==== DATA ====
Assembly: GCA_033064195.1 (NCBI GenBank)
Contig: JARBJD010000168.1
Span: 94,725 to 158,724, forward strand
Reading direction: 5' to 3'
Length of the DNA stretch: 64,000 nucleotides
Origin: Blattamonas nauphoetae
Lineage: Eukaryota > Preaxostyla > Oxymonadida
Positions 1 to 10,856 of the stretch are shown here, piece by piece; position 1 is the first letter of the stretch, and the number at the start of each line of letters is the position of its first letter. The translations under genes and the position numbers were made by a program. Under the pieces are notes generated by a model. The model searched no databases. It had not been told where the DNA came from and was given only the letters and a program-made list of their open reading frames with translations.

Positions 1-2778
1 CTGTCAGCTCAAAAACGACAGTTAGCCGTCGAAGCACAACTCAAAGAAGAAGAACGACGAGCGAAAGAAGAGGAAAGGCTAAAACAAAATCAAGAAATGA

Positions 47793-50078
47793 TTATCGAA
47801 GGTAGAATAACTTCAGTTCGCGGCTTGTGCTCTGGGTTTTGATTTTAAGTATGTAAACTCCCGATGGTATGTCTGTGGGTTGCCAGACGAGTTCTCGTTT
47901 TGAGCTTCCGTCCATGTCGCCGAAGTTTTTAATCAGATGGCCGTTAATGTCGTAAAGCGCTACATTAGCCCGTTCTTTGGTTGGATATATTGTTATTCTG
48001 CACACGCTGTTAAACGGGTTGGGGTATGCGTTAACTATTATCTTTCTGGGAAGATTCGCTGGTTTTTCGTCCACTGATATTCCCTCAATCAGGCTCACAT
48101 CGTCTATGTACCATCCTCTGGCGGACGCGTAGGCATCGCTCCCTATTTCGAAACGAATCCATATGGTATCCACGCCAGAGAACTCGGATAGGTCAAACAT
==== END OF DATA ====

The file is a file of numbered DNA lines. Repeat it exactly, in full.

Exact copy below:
Assembly: GCA_033064195.1 (NCBI GenBank)
Contig: JARBJD010000168.1
Span: 94,725 to 158,724, forward strand
Reading direction: 5' to 3'
Length of the DNA stretch: 64,000 nucleotides
Origin: Blattamonas nauphoetae
Lineage: Eukaryota > Preaxostyla > Oxymonadida
Positions 1 to 10,856 of the stretch are shown here, piece by piece; position 1 is the first letter of the stretch, and the number at the start of each line of letters is the position of its first letter. The translations under genes and the position numbers were made by a program. Under the pieces are notes generated by a model. The model searched no databases. It had not been told where the DNA came from and was given only the letters and a program-made list of their open reading frames with translations.

Positions 1-2778
1 CTGTCAGCTCAAAAACGACAGTTAGCCGTCGAAGCACAACTCAAAGAAGAAGAACGACGAGCGAAAGAAGAGGAAAGGCTAAAACAAAATCAAGAAATGA

Positions 47793-50078
47793 TTATCGAA
47801 GGTAGAATAACTTCAGTTCGCGGCTTGTGCTCTGGGTTTTGATTTTAAGTATGTAAACTCCCGATGGTATGTCTGTGGGTTGCCAGACGAGTTCTCGTTT
47901 TGAGCTTCCGTCCATGTCGCCGAAGTTTTTAATCAGATGGCCGTTAATGTCGTAAAGCGCTACATTAGCCCGTTCTTTGGTTGGATATATTGTTATTCTG
48001 CACACGCTGTTAAACGGGTTGGGGTATGCGTTAACTATTATCTTTCTGGGAAGATTCGCTGGTTTTTCGTCCACTGATATTCCCTCAATCAGGCTCACAT
48101 CGTCTATGTACCATCCTCTGGCGGACGCGTAGGCATCGCTCCCTATTTCGAAACGAATCCATATGGTATCCACGCCAGAGAACTCGGATAGGTCAAACAT